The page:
Fire safety engineering involves the use of scientific based calculations and/or statistical information to demonstrate an adequate level of safety for a specific building, structure or installation. In this regard the fire safety strategy is based on performance rather than prescription. Therefore, fire safety engineering is about the need to identify the fire hazard, assess the fire risks, understand the consequences and to offer fire safety strategies and designs to show how the objectives have been met. The ‘tools’ that support fire engineering can include calculation methods, which are used to demonstrate that under a worst reasonable case, tenable conditions are maintained during the evacuation period. For example, a smoke exhaust fan in a smoke reservoir within an atrium space fails to operate but the smoke layer height continues to be maintained by the activation of a stand-by fan.
It is recognised that fire engineering is still a rapidly developing field and as such does not have the standardised codes for approaching and solving problems compared to other engineering disciplines. The documents identified above aim to provide a structured framework for assessing the interaction between, buildings, people and fire, and to facilitate innovation in design without compromising safety. They provide information on how to undertake a detailed analysis of specific aspects of fire safety engineering in buildings.
In practice, both frameworks provide a flexible but formalised engineering approach to fire safety which can be applied to new or existing buildings to show that the functional standards have been met.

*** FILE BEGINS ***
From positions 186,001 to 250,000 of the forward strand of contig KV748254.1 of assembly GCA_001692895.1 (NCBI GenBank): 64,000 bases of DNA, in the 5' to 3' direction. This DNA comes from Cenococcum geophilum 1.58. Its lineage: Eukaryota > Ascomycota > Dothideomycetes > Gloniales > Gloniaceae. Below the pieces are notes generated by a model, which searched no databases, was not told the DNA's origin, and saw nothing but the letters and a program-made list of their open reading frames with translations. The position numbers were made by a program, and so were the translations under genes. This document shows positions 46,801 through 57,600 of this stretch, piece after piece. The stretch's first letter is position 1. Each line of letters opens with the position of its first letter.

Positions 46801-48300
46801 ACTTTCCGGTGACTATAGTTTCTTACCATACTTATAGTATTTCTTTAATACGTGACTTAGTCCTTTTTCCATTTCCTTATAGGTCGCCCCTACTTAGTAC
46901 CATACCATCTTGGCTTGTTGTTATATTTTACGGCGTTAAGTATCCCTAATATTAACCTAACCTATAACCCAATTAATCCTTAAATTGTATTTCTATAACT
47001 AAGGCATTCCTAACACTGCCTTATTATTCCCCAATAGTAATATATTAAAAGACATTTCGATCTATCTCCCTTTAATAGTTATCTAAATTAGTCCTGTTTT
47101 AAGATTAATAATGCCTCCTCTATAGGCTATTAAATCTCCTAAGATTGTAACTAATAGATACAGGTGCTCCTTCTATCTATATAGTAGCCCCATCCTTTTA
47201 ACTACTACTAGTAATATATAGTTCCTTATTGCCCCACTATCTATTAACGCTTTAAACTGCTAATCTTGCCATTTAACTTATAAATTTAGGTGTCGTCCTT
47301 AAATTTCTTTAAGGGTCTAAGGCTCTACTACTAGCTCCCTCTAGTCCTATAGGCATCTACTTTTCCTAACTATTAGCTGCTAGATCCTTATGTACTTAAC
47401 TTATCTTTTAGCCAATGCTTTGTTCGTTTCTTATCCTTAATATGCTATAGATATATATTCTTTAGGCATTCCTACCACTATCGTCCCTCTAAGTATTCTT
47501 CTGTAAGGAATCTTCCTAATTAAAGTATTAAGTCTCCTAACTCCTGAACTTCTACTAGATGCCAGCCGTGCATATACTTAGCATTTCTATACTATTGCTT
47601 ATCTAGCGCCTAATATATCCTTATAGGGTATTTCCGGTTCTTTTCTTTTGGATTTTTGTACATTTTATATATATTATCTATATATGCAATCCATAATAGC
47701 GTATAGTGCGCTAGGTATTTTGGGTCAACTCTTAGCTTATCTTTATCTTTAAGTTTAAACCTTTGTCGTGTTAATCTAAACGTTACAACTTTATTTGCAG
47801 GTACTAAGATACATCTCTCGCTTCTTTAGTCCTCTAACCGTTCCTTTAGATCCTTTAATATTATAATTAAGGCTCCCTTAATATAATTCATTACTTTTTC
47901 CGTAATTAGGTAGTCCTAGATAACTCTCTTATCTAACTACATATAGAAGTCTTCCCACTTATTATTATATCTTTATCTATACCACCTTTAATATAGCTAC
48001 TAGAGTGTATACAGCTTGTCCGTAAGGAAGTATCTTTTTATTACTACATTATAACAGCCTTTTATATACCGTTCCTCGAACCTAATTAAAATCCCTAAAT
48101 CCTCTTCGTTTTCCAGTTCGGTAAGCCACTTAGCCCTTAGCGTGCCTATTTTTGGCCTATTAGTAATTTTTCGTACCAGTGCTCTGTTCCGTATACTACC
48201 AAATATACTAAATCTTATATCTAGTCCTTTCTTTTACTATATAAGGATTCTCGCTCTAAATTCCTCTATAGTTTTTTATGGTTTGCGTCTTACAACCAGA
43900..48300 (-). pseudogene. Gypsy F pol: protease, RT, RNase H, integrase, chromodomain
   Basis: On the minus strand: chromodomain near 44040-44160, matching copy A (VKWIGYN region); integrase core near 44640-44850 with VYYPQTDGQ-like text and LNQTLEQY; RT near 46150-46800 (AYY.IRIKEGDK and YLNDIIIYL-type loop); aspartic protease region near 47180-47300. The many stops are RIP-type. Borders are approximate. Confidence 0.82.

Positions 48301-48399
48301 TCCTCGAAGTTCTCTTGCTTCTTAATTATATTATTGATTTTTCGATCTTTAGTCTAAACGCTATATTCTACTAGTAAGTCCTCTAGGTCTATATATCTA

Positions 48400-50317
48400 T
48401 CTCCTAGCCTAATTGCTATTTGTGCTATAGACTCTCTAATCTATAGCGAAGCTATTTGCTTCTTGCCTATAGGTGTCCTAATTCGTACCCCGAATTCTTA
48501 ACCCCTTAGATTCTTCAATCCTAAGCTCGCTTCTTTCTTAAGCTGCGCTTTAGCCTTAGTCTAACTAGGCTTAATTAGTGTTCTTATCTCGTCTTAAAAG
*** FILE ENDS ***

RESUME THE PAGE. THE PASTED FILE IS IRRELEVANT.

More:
BS 7974: 2001 Application of fire safety engineering principles to the design of buildings is supported by 8 published documents:
Part 0: Guide to the design framework and fire safety engineering procedures
Part 1: Initiation and development of fire within the enclosure of origin
Part 2: Spread of smoke and toxic gases within and beyond the enclosure of origin
Part 3: Structural response and fire spread beyond the enclosure of origin
Part 4: Detection of fire and actuation of fire protection systems
Part 5: Fire service intervention
Part 6: Human factors: Life safety strategies – Occupant evacuation, behaviour and condition, and
Part 7: Probabilistic risk assessment.
International Fire Engineering Guidelines (IFEG) have been developed for use in the fire engineering design and approval of buildings. The objectives of the guidelines are to provide:
international fire engineering guidelines
a link between the regulatory system and fire engineering
guidance for the process of engineering, and
guidance on available methodologies.
The IFEG sub-systems bear a very close resemblance to the subsystems used in BS: 7974 and are set out below:
fire initiation and development and control
smoke development and spread and control
fire spread and impact and control
fire detection, warning and suppression
occupant evacuation and control, and
fire services intervention.
Clause 1.3.2 of IFEG states that “Typically, each building project is unique and similarly, each fire engineering evaluation is unique". It is not sensible, therefore, to set down detailed guidance on how the fire safety analysis should be undertaken. Instead, it is the responsibility of the fire engineer to plan the analysis for the particular project, based on the decisions taken during the preparation of the fire engineering brief.